The Poinsettia Cheese Torta is a festive addition to holiday parties with red, green and white layers. Bright used roasted red pepper puree purchased at the farmers market, though sundried tomatoes packed in oil could be used instead. A layer of fresh basil leaves from the community garden were arranged like petals, followed by alternating layers of the cheese mixture, basil pesto purchased from a market vendor and roasted red pepper pepper paste. The cheese was a mock boursin with a package of cream cheese, garlic, ricotta and herbs.
“Kale is so trendy right now, a great super food,” she said. “Add it instead or in addition to parsley. You can add lemon zest to give it a nice zing.”
The torta was served with an array of vegetables, including carrots peeled by a young volunteer, radishes, broccoli, cucumber, fresh tomato and pita triangles. The pita crisps were purchased from the farmers’ market, then cut in triangles, sprinkled with oil and her Almost Everything signature seasoning blend and baked.
“The seasoning goes well on almost everything, except desserts, including popcorn, scrambled eggs and sandwiches,” said Bright, who sells the seasoning at the St. Andrews Waterfront Market.
The pita triangles also made a great dipper for the Classic Hot Cheese Dip, which can be served in individual ramekins.The dip, my favorite appetizer, was deliciously rich and nutty with a wonderful texture from the chopped pecans. On her website, Bright offers alternative options, such as Hot Crab dip, Blue Walnut dip, Spinach onion, Kale dip and Artichoke dip.
And if you have any leftover cheese dip, which is doubtful, Bright suggests using it to stuff chicken breasts or put in tortillas.
Classic Hot Cheese Dip
2 cups diced sweet onion,
½ cup chopped green onions
1 cup mayonnaise
2 cups grated sharp cheddar cheese
2 tablespoons fresh rosemary, minced
Fresh ground black pepper to taste
½ cup chopped pecans
Fresh parsley, optional garnish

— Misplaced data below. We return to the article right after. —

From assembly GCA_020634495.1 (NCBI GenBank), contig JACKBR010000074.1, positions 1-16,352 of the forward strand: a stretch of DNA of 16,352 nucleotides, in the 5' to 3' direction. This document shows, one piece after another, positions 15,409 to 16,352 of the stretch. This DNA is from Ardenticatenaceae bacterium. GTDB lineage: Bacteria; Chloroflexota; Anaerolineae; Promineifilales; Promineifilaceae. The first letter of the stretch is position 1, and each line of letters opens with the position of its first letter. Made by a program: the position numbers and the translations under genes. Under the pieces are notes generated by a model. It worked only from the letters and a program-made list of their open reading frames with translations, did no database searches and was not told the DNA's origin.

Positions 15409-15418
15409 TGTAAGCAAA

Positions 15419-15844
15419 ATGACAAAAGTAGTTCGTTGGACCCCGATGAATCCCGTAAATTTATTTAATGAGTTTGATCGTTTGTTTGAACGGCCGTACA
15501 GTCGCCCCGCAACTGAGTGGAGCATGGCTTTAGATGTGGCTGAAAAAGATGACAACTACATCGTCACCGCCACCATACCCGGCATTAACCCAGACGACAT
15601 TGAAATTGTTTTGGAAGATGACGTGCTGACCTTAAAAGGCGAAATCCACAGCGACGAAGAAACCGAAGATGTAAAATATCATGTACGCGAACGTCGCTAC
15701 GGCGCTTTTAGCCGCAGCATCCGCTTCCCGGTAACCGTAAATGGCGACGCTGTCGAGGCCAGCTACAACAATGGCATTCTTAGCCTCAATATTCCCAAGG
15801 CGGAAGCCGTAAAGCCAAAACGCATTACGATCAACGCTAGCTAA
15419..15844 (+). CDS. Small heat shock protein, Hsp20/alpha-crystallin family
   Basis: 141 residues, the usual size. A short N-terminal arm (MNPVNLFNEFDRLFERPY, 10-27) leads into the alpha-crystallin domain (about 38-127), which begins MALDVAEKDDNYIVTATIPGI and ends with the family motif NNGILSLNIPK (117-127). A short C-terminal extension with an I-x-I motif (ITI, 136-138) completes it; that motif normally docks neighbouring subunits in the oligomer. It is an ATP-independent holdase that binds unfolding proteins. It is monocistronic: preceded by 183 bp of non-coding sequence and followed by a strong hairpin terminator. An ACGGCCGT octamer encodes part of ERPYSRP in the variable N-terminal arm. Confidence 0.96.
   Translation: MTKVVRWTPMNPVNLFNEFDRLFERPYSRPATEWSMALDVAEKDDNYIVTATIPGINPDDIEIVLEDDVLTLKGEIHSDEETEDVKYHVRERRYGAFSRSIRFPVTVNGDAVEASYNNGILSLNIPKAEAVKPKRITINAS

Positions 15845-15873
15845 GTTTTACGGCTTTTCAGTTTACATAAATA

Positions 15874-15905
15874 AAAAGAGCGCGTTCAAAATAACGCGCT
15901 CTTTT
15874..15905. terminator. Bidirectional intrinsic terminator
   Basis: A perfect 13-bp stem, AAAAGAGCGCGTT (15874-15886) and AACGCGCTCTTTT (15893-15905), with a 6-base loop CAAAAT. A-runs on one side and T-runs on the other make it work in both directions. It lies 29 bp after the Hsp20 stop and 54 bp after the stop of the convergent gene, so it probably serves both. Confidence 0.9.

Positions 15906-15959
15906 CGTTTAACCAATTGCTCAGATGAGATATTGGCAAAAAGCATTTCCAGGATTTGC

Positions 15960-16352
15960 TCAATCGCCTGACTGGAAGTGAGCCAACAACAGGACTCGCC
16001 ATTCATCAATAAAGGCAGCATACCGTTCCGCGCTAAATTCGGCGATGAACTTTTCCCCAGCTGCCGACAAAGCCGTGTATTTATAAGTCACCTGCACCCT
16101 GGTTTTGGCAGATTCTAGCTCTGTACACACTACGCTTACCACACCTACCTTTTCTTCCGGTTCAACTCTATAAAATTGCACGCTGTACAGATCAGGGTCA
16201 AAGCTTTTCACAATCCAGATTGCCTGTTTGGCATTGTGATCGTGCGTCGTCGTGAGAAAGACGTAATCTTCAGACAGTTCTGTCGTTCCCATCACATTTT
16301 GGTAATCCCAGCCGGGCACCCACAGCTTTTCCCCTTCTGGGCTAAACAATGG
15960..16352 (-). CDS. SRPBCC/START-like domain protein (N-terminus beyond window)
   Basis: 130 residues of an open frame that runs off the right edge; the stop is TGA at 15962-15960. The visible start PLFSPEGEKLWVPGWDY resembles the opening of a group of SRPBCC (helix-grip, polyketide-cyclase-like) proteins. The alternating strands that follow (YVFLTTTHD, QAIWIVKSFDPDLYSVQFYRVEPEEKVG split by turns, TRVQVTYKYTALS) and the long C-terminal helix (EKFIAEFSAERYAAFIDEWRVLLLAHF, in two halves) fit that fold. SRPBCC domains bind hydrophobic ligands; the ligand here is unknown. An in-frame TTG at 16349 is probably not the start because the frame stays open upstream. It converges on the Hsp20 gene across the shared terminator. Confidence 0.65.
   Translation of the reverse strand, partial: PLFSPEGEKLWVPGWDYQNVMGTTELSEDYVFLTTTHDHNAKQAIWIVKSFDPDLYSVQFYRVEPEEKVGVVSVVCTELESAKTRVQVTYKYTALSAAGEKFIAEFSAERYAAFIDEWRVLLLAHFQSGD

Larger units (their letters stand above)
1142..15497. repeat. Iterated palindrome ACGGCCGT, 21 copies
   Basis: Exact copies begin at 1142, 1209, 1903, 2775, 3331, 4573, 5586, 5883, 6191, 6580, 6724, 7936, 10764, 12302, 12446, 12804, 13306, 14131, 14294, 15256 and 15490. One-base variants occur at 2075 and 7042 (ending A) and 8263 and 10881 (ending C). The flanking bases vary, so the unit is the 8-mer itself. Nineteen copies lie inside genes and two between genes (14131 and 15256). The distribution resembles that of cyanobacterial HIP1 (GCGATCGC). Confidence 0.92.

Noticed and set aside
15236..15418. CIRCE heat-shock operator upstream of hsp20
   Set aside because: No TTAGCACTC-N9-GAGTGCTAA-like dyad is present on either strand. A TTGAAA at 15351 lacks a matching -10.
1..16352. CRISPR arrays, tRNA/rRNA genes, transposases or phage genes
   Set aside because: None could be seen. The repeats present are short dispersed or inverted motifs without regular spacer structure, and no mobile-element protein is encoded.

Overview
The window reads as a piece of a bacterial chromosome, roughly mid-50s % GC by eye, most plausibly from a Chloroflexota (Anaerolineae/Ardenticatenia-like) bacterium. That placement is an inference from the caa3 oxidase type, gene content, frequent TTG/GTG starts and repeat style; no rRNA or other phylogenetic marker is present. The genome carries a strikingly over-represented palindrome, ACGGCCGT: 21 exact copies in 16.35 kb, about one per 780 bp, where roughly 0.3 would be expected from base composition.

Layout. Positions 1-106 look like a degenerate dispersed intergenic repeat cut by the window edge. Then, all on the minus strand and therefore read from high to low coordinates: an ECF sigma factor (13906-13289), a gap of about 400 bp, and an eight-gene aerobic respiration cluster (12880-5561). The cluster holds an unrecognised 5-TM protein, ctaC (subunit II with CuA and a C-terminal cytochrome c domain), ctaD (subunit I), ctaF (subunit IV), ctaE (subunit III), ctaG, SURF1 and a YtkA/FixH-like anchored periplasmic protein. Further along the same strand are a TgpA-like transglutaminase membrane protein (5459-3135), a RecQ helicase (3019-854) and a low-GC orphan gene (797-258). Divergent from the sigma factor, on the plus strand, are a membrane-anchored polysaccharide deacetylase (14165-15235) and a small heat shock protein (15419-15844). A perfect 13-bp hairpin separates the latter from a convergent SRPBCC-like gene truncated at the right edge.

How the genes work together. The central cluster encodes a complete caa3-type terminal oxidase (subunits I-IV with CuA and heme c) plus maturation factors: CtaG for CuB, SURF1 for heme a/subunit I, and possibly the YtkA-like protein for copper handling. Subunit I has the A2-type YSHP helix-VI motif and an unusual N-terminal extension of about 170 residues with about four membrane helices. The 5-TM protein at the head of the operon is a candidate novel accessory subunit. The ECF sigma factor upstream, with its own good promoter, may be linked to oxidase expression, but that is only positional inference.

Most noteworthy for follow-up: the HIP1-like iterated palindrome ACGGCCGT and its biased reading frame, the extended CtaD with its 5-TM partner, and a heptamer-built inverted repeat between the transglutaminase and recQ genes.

Preheat oven to 350. Combine first six ingredients; pour into oven safe baking dish. Top with nuts and place in oven and bake for 30 minutes until bubbly and golden. Remove from oven; garnish with fresh parsley, if desired, and serve hot with crackers and fresh vegetables for dipping.
You can find more of Jessica Bright’s recipes and photos on her website, ChefJessicaBright.com.
HOLIDAY COOKING SERIES
What: Jessica Bright teaches attendees how to prepare fresh dishes with local ingredients; presented by the Bay County Public Library and Waterfront Markets Inc.
When: 6-7 p.m. Dec. 13 (entrees) and Dec. 20 (desserts)
Where: Library Meeting Room at the Bay County Public Library
Admission: Free; open to all ages
Reservations required: (850) 522-2120, 763-7359 or WaterfrontMarkets.org
Details: firstname.lastname@example.org; email@example.com, ChefJessicaBright.com, Facebook.com/FollowChefJessica, Pinterest.com/ChefJessicaB
‘Field to Feast’
If you love Jessica Bright’s idea of a Fresh Family Feast, don’t miss the Bay County Public Library’s BooksALIVE Festival of Reading from 9 a.m. to 4 p.m. Feb. 2 at the FSU-Panama City campus. The presentation of the cookbook “Field to Feast,” by Pam Brandon, Katie Farmand and Heather McPherson celebrates Florida farmers, chefs and artisans. The event is free. Details: 522-2120 or Nwrls.com.